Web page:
Photographing Lightning

Many people have asked me over the time about how I get my lightning pictures and how I actually capture that fraction of a second on a photo. Now I want to clear out some rumors and make sure you can take some nice pictures, next time there is lightning around.

Shooting Lightning seems, according to the unpredictable occurrence and speed of this amazing phenomenon, like a hard task, but let me tell you - If you know how to shoot it, it becomes a lot easier to do than one might think. In this case I'm talking about shooting lightning at night.
What do you need:

  • Camera (preferably DSLR) with a manual settings mode
  • Tripod (Make sure it can withstand some wind, since you are shooting a storm)
  • Optionally: Remote trigger for not shaking the tripod while shooting
  • A good Storm with some decent lightning

As you can see, the list isn't very long, and at least for me, also doesn't include any form of lightning trigger or light sensitive devices. This is due to the fact that, while at daytime you might need a lightning trigger because it is too bright for long exposures, the key to a good lightning picture at night is the right setup for long exposures. 
One of the questions I get to hear the most is: "How do you even press the shutter in that exact moment lightning strikes?" and I want to clear out, why this is exactly not what you should aim for while shooting lightning.

13 Seconds, f9, Iso 1600 at 50mm with a Canon 5D Mark III

Let get into the process of shooting the lightning.
Usually you should start with setting up your gear (camera on tripod, make sure it's all stable and also make sure, that the storm is far enough away to not pose an imminent threat of shooting a bolt at your position).
Determining the settings can become a bit tricky here, if you you never shot lightning before, so here is an easy overview on how to setup which setting depending on which variable:

Exposure Time
Setting the exposure time is very depending on the lightning rate you are facing. If you shoot a storm that is constantly shooting lightning you might want to go with a shorter exposure time, because if lightning illuminates the clouds multiple time during one picture, you will start to see the cloud moving, which can create some ugly ghosting or unsharp structures.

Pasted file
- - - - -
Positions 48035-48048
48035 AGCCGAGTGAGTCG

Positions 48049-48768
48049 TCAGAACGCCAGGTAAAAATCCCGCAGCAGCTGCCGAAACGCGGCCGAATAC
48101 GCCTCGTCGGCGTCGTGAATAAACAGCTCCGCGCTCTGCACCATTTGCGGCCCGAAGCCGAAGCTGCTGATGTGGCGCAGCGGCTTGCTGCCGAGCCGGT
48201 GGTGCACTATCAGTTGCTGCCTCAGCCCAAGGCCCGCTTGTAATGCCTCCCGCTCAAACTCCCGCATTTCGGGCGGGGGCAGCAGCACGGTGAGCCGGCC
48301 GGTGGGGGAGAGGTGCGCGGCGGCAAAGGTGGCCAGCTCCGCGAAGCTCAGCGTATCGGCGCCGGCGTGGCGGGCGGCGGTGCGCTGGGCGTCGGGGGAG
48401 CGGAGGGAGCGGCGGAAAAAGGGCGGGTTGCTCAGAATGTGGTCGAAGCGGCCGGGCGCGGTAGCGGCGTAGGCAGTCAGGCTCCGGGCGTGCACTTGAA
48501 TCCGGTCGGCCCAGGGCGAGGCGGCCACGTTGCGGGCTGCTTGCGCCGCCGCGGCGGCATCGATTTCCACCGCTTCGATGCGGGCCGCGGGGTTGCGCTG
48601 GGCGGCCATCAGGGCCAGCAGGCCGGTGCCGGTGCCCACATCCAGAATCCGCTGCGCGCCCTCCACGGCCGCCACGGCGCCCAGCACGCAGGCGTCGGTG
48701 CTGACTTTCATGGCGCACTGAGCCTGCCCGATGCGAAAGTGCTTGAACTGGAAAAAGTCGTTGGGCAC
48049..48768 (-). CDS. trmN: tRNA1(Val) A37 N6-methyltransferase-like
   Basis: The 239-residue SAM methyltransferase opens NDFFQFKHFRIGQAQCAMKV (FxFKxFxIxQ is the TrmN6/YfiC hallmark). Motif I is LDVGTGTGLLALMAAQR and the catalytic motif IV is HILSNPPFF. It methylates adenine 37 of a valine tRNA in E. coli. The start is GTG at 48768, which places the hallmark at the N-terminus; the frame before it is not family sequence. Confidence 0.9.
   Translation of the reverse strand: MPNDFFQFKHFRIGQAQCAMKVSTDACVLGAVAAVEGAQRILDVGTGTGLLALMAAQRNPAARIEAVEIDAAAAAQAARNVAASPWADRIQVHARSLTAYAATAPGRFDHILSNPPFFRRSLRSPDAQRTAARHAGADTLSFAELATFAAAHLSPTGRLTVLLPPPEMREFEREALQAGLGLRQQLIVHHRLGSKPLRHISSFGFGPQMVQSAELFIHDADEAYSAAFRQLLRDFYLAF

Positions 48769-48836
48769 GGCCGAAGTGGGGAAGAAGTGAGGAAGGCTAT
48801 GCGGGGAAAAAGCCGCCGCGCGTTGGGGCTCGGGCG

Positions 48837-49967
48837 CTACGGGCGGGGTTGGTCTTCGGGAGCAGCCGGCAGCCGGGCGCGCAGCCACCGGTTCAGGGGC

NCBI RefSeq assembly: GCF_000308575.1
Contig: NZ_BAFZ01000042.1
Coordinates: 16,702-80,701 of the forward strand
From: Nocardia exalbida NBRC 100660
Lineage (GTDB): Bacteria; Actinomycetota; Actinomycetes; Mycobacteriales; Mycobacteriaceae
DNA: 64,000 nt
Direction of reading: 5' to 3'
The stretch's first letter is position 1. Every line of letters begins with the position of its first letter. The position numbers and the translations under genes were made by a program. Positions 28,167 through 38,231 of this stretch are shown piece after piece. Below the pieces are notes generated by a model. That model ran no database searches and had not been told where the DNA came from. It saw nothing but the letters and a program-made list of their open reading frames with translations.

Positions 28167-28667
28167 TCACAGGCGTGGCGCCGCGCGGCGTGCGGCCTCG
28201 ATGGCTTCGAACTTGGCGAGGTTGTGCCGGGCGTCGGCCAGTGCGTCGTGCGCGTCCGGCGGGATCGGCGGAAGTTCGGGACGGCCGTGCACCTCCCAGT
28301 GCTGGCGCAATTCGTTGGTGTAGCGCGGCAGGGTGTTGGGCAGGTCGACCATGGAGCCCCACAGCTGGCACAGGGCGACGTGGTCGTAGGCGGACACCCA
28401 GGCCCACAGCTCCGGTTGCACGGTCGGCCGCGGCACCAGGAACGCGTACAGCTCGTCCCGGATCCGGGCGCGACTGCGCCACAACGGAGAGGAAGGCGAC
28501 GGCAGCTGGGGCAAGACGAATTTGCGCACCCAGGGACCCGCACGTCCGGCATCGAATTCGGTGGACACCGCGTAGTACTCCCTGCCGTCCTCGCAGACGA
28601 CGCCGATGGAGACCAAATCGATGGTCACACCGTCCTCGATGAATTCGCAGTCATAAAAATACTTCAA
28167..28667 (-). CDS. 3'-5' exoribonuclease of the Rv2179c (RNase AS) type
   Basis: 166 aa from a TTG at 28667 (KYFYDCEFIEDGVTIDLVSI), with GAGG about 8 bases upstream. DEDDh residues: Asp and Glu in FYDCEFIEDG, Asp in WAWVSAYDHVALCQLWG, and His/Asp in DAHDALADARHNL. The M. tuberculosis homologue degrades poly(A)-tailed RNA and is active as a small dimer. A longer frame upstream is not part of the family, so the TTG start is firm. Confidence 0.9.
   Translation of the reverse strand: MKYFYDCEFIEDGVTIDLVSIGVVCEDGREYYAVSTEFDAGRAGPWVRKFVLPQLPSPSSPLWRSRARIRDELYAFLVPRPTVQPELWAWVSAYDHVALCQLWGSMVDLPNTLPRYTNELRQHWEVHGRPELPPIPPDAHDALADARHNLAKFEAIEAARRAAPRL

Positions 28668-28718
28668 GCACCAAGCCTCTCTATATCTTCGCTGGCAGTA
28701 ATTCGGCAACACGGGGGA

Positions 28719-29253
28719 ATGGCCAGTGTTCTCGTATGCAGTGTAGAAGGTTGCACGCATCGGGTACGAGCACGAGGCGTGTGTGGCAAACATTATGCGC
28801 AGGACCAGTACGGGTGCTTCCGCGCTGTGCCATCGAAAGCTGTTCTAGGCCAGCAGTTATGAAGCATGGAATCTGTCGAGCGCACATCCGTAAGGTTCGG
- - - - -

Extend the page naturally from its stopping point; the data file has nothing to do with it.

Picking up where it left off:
This 25 Seconds exposure leads to a lot of lighting but also a lot of ghosting.
The aperture is depending on the brightness of lightning. Sometimes you might have a storm that is close by and shoots big, powerful and bright bolts, sometimes a storm that is far away and looses a lot of it's lightning brightness due to the distance. In case of very bright lightning you can go with a low aperture opening (f11-f18) and in case of distant lightning, I also went all the way down to f2.8 in the past. As my personal recommendation I can tell you that while you will have a lot of black frames in between, closing the aperture can be worth it, as you will go for the exceptionally powerful bolts, that might not spark that often but will give you once-in-a-lifetime pictures, that would have been blank white with the setting you'd usually use.
f2.8 on 180mm perfectly captures this 100km distant storm.
The light sensitivity is depending on two factors: The overall brightness of the surrounding and the strength of lightning. If you have powerful bolts as in the Aperture section above, I would not recommend picking a ISO that is too high, because otherwise the lightning will eventually overexpose. Apart from this, the ISO can control how much of the actual surrounding landscape you can see in the picture afterwards. With a higher ISO (I usually use around 1600) you might get some nice details in the foreground, but beware of your cameras ISO limits in terms of noise. 
ISO 4000 reveals a brilliant night sky above very distant storms.
All in all I can say that photographing lightning is not too hard of a task, especially if nature takes some work from you by providing you with an incredible storm as in the pictures above. The rumor that you have to be quick or lucky with it might apply at daylight, but at night long exposures and the right know-how in setting up your camera can give you amazing shots of lightning. 

Reminder: Even though lightning pictures look amazing, make sure to always stay in a safe distance to a storm. Lightning can, in extreme cases, hit you even if you are 15km away from the actual cloud and getting struck by lightning can result in severe injuries and, in some cases, death. Please always stay safe while taking pictures of this force of nature!

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